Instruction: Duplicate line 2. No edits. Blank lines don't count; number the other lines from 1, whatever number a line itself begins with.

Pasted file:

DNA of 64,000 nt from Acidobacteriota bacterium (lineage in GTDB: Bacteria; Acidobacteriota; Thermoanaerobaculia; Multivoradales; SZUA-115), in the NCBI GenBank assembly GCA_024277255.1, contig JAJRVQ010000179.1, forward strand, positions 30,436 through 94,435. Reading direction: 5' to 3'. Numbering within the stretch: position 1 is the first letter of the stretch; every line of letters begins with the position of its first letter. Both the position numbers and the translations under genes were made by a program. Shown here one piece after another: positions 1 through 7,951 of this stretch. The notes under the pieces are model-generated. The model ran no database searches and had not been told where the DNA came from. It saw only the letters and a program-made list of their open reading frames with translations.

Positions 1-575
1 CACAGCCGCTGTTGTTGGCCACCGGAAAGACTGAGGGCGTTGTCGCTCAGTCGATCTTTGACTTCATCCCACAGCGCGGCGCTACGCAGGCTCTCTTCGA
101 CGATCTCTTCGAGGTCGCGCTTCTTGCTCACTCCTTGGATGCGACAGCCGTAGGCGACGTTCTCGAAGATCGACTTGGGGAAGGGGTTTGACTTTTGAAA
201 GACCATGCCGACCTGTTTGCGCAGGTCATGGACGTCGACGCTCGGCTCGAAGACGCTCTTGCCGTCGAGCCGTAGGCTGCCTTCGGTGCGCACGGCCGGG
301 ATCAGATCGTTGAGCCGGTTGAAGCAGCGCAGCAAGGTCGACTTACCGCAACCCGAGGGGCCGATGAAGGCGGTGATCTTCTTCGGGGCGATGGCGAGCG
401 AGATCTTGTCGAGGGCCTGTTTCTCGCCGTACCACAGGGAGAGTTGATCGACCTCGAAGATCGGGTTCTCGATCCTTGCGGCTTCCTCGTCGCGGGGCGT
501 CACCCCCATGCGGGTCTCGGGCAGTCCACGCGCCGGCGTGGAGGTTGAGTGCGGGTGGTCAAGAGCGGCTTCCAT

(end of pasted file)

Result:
Positions 1-575